I understand it’s mostly the client and not the PR who come up with deadlines and requests, but I do feel it’s the PR’s responsibility to spread knowledge on what bloggers go through just to create one piece of content. If things are rushed up the quality gets compromised that further ruins the bloggers personal brand, this even ends up ruining future potential collaborations.

There are a few PR agencies that understand the effort taken by bloggers but I believe it must be talked about more.”

magazine page

Naomi D’Souza

What’s next for PR and influencers?

My aim in writing this is as a constructive way to achieve greater results in a partnership together; I do not underestimate the hard work that goes into PR especially in a competitive and ever-changing business landscape (especially as, with a career in marketing communications, I see both sides of the fence). I’m sure that some PR and brands are shouting at the screen right now saying “but you have no idea about x”.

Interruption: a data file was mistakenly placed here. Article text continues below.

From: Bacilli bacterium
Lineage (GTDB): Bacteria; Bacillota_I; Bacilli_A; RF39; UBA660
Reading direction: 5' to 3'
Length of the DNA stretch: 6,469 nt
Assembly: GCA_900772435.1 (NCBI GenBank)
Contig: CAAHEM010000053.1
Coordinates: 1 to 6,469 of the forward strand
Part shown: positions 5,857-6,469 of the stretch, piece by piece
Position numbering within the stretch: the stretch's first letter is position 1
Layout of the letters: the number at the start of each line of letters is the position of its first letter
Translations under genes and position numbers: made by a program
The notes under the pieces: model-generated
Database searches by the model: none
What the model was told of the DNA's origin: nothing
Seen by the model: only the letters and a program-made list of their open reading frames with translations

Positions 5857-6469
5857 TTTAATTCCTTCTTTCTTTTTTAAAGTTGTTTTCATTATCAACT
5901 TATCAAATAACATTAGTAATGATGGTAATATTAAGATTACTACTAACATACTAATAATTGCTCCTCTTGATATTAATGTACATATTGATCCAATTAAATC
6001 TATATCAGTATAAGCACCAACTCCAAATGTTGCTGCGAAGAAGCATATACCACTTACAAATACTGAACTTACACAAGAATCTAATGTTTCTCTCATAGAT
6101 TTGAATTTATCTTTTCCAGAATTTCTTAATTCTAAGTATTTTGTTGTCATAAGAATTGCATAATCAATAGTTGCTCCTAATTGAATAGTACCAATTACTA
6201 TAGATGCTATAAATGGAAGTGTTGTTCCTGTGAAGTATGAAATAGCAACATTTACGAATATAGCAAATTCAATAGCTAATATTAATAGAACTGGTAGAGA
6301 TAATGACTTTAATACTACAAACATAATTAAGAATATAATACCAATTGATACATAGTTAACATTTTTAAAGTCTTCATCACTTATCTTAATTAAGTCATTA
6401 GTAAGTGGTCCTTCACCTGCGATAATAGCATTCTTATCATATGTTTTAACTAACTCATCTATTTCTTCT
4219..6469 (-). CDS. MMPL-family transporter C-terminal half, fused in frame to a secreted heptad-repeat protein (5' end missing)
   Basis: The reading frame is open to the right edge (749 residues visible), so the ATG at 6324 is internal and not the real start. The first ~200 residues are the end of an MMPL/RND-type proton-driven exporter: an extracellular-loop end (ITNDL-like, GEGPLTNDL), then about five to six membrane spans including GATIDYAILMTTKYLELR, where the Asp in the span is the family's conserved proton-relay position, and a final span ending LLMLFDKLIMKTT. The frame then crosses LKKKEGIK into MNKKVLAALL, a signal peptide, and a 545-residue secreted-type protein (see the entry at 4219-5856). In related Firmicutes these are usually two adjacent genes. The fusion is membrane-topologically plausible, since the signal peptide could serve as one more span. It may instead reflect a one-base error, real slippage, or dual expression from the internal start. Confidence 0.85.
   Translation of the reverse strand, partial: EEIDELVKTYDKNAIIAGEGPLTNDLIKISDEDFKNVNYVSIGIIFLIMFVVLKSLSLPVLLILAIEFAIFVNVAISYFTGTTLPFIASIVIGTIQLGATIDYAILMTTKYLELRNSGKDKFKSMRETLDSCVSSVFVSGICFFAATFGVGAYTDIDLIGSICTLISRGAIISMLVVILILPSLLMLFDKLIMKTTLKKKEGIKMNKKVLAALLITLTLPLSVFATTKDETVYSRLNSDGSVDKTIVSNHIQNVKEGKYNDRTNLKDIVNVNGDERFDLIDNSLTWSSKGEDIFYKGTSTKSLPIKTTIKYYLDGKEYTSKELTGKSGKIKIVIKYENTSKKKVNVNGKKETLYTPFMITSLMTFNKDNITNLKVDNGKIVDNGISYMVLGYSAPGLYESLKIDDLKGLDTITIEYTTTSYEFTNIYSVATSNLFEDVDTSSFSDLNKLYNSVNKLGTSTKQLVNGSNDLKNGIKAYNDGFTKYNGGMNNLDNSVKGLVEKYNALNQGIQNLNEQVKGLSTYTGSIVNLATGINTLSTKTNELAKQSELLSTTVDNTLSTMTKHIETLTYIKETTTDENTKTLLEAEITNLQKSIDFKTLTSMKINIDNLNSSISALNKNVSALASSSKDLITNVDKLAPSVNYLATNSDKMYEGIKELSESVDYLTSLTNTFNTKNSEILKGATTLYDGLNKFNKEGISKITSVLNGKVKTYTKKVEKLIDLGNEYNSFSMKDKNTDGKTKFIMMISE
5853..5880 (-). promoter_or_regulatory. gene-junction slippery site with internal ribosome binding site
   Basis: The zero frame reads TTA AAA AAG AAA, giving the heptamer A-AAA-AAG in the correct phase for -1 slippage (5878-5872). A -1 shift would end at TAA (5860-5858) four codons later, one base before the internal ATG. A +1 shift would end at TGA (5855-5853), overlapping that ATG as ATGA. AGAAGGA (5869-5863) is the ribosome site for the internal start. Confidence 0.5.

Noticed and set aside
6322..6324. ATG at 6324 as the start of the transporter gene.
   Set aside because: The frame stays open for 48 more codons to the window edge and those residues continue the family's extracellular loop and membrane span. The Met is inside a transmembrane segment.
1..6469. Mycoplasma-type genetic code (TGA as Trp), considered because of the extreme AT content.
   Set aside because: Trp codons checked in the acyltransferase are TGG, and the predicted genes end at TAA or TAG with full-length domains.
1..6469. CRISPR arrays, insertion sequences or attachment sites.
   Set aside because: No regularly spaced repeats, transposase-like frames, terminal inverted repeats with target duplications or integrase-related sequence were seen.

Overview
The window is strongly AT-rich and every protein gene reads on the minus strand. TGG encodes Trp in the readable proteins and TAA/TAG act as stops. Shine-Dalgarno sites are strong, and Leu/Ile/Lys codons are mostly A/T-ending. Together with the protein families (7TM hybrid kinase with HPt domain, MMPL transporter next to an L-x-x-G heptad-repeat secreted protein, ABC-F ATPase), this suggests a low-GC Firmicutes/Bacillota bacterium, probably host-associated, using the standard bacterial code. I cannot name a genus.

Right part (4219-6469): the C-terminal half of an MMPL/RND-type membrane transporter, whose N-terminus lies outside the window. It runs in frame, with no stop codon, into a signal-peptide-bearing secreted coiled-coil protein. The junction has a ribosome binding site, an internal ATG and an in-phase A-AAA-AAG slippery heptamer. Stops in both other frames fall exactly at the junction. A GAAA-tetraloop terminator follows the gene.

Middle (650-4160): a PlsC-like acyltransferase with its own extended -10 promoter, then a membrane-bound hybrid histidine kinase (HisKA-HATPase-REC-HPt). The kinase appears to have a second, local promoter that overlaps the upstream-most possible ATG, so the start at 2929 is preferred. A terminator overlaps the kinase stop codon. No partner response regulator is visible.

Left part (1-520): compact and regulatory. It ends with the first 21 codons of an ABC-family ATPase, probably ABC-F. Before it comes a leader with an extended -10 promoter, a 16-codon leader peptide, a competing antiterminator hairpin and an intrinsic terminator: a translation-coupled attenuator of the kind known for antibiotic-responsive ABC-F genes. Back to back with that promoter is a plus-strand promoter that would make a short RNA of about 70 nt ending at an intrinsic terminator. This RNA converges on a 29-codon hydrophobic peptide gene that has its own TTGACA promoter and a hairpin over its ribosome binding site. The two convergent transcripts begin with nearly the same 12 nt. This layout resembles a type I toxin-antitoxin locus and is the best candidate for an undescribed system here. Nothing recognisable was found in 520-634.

Recommend giving the Blogtacular podcast a listen. It’s about finding good examples, learning how to do it right and setting some industry standards.

How do we move closer together in collaboration to achieve the aims of both sides? Maybe we should have a huge meet-up where we all get together regardless of who or what company we work for. Let me know in the comments.

Scrabble board, cup of tea, phone

Pin this to read later

Found this useful? You might like 10 things learned from 5 years of food blogging, What is Blogtacular and why you should attend and How a photography challenge could improve your Instagram

11 Comments leave one →
  1. May 14, 2018 1:35 am

    Interesting. There are so many aspects to blogging to say the least.

    • May 14, 2018 10:17 am

      Indeed Lulu – and it’s a constantly shifting arena.

  2. Jane M permalink
    May 14, 2018 10:07 am

    The biggest turn off for me is when PRs or brands contact me and ask me to do something for the without providing anything in return. (And I’m not talking about money). So many people just email and say “Hey, can you promote this?”, but they don’t provide any content or context, no ideas of how they would like to work together, nothing.

    They want me to come up with the ideas, create the content, promote, all with zero effort on their part.